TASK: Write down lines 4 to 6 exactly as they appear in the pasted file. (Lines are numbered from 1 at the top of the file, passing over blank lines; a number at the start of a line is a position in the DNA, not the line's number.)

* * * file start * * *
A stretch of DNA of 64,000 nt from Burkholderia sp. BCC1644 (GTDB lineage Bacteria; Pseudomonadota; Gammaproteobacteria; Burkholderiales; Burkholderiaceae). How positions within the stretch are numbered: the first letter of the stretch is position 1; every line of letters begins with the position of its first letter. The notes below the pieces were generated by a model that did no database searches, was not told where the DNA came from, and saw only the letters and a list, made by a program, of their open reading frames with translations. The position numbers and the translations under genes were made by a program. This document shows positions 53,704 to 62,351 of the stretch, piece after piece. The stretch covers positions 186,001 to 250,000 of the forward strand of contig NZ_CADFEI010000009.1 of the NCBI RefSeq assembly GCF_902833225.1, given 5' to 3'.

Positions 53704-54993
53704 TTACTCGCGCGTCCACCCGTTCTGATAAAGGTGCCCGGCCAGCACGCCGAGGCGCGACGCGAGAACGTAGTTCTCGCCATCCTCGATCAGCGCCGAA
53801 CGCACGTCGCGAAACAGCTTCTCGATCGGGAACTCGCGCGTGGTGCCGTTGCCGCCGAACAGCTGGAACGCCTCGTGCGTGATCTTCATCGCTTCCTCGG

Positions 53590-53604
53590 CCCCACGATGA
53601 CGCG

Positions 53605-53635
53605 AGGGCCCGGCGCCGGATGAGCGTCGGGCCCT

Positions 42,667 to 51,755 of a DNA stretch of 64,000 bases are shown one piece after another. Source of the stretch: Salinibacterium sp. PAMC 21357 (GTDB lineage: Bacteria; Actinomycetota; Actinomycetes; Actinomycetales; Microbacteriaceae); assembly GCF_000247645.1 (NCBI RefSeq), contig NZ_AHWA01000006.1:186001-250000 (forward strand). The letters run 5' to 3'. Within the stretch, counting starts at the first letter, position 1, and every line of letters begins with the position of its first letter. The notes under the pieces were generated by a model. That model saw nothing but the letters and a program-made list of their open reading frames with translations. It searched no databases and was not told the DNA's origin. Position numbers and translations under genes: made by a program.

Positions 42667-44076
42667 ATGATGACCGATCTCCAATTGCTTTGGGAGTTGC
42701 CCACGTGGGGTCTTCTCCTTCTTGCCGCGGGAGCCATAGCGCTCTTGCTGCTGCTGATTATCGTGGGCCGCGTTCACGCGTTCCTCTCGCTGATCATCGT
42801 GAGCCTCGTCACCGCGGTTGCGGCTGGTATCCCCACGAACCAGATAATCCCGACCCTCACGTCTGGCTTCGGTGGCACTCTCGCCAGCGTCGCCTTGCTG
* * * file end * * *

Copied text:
53801 CGCACGTCGCGAAACAGCTTCTCGATCGGGAACTCGCGCGTGGTGCCGTTGCCGCCGAACAGCTGGAACGCCTCGTGCGTGATCTTCATCGCTTCCTCGG

Positions 53590-53604
53590 CCCCACGATGA